2.5 Rouse mode relaxation times and amplitudes

Eqs. (2.38) - (2.41) form a decoupled set of 3(N+1) stochastic differential equa-

tions, each of which describes the ﬂuctuations and relaxations of a normal mode

(a Rouse mode) of the Rouse chain. It is easy to see that the zeroth Rouse mode,

X

0

, is the position of the centre-of-mass R

G

= ∑

n

R

n

/(N +1) of the polymer

chain. The mean square displacement of the centre-of-mass, g

cm

(t) can easily be

calculated:

X

0

(t) = X

0

(0) +

_

t

0

dτ F

0

(τ) (2.43)

g

cm

(t) =

_

(X

0

(t) −X

0

(0))

2

_

=

_

_

t

0

dτ

_

t

0

dτ

′

F

0

(τ) · F

0

(τ

′

)

_

=

6D

N+1

t ≡6D

G

t. (2.44)

So the diffusion coefﬁcient of the centre-of-mass of the polymer is given by D

G

=

D/(N+1) =k

B

T/[(N+1)ζ]. Notice that the diffusion coefﬁcient scales inversely

proportional to the length (and weight) of the polymer chain. All other modes

1 ≤ p ≤ N describe independent vibrations of the chain leaving the centre-of-

mass unchanged; Eq. (2.37) shows that Rouse mode X

p

descibes vibrations of

a wavelength corresponding to a subchain of N/p segments. In the applications

ahead of us, we will frequently need the time correlation functions of these Rouse

modes. From Eq. (2.38) we get

X

p

(t) = X

p

(0)e

−t/τ

p

+

_

t

0

dτ e

−(t−τ)/τ

p

F

p

(τ), (2.45)

where the characteristic relaxation time τ

p

is given by

τ

p

=

ζb

2

3k

B

T

_

4sin

2

_

pπ

2(N+1)

__

−1

≈

ζb

2

(N+1)

2

3π

2

k

B

T

1

p

2

. (2.46)

The last approximation is valid for large wavelengths, in which case p ≪N. Mul-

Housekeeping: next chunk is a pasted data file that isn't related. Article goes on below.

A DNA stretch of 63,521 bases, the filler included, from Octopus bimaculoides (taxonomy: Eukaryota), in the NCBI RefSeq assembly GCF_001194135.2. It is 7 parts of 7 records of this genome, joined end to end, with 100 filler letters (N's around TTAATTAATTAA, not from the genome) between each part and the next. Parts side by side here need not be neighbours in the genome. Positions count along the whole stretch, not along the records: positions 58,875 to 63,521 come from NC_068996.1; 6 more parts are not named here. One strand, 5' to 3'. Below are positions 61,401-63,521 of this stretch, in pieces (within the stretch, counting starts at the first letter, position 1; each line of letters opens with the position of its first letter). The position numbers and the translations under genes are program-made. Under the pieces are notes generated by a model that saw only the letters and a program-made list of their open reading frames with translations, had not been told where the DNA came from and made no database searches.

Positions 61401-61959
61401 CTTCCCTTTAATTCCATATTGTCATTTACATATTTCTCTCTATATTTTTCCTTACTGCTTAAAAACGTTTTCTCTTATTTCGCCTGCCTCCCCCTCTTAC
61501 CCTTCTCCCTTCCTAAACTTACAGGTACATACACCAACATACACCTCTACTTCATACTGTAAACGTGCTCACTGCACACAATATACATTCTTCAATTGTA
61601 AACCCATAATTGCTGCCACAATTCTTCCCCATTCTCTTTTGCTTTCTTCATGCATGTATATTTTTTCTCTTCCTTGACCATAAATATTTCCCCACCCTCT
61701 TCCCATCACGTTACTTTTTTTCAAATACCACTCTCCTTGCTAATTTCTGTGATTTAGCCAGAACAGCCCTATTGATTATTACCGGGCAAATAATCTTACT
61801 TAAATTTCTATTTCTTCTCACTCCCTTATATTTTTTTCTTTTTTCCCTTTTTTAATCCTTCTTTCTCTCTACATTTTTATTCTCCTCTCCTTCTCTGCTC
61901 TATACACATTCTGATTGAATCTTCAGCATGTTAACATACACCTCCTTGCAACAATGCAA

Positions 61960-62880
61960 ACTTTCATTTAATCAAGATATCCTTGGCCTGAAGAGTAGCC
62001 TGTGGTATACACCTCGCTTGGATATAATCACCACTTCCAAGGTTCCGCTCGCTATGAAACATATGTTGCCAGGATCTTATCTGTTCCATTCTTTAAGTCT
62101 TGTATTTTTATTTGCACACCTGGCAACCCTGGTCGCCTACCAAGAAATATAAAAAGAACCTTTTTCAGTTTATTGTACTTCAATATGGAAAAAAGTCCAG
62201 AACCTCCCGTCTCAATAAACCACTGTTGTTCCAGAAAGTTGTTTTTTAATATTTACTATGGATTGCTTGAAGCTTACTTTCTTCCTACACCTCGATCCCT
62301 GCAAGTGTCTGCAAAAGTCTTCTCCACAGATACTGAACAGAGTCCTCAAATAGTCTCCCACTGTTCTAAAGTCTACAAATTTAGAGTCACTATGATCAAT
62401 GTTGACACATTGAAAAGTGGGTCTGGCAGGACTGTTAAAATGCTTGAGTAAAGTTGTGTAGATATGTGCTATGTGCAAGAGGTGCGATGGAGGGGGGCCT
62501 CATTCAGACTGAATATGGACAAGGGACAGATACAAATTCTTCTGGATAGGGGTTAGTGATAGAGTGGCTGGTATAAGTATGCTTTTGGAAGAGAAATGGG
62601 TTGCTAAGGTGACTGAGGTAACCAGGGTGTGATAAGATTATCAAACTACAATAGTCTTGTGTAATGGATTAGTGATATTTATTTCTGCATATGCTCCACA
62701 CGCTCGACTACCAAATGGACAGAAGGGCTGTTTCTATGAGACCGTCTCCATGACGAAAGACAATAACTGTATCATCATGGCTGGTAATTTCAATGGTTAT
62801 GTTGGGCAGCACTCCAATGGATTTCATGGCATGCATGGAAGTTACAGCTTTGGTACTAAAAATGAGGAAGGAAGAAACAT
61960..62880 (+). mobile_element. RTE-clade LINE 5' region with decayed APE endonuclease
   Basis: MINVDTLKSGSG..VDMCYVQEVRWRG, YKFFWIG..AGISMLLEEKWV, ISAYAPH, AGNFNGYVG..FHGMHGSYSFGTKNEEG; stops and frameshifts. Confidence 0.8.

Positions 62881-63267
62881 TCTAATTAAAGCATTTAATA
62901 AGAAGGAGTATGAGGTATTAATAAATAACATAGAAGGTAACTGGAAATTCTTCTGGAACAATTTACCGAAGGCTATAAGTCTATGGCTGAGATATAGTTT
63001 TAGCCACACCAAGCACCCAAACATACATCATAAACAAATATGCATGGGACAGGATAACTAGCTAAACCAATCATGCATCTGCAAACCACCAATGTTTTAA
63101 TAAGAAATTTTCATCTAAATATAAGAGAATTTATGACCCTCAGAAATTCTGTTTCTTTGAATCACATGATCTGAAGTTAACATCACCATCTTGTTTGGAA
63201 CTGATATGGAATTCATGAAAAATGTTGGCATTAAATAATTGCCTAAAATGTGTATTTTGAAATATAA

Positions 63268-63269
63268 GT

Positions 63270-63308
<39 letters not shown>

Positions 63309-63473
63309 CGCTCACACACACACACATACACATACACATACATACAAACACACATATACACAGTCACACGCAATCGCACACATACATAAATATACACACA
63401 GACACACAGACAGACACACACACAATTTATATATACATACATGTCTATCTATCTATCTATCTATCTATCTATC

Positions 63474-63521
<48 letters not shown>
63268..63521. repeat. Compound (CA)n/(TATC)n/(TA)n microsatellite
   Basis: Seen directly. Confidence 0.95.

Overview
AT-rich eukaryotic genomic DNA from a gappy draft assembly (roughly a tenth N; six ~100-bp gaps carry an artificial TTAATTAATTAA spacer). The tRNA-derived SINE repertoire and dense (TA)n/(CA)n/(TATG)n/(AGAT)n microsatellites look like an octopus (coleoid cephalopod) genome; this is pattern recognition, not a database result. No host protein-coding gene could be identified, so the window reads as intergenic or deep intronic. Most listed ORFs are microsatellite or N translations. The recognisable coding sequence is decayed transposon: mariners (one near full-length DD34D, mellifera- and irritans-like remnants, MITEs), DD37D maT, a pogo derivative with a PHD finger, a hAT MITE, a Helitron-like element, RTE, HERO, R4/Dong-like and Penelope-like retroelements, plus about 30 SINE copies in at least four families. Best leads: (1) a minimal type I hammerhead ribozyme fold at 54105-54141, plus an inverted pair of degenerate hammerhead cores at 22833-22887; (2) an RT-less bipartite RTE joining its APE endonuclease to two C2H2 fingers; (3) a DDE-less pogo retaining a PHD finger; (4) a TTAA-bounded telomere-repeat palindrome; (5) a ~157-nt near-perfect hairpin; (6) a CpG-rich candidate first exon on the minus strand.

tiplying Eq. (2.45) by X

p

(0) and taking the average over all possible realisations

19

2. THE ROUSE MODEL

of the random force, we ﬁnd

¸

X

p

(t) · X

p

(0)

_

=

¸

X

2

p

_

exp(−t/τ

p

). (2.47)

From these equations it is clear that the lower Rouse modes, which represent

motions with larger wavelengths, are also slower modes. The relaxation time of

the slowest mode, p = 1, is often referred to as the Rouse time τ

R

.

We now calculate the equilibrium expectation values of X

2

p

, i.e., the ampli-

tudes of the normal modes. To this end, ﬁrst consider the statistical weight of a

conﬁguration R

0

, . . . , R

N

in Carthesian coordinates,

P(R

0

, . . . , R

N

) =

1

Z

exp

_

−

3

2b

2

N

∑

n=1

(R

n

−R

n−1

)

2

_

, (2.48)

where Z is a normalization constant (the partition function). We can use Eq. (2.35)

to ﬁnd the statistical weight of a conﬁguration in Rouse coordinates. Since the

transformation to the Rouse coordinates is a linear transformation from one set

of orthogonal coordinates to another, the corresponding Jacobian is simply a con-

stant. The statistical weight therefore reads

P(X

0

, . . . , X

N

) =

1

Z

exp

_

−

12

b

2

(N+1)

N

∑

p=1

X

p

· X

p

sin

2

_

pπ

2(N+1)

_

_

. (2.49)

[Exercise: show this] Since this is a simple product of independent Gaussians, the

amplitudes of the Rouse modes can easily be calculated:

¸

X

2

p

_

=

b

2

8(N+1)sin

2

_

pπ

2(N+1)

_ ≈

(N+1)b

2

2π

2

1

p

2

. (2.50)

Again, the last approximation is valid when p ≪N. Using the amplitudes and

relaxation times of the Rouse modes, Eqs. (2.50) and (2.46) respectively, we can

now calculate all kinds of dynamic quantities of the Rouse chain.

2.6 Correlation of the end-to-end vector

The ﬁrst dynamic quantity we are interested in is the time correlation function of

the end-to-end vector R. Notice that

R = R

N

−R

0

= 2

N

∑

p=1

X

p

{(−1)

p

−1}cos

_

pπ

2(N+1)

_

. (2.51)

20

2. THE ROUSE MODEL

Figure 2.2: Molecular dynamics

simulation results for the orienta-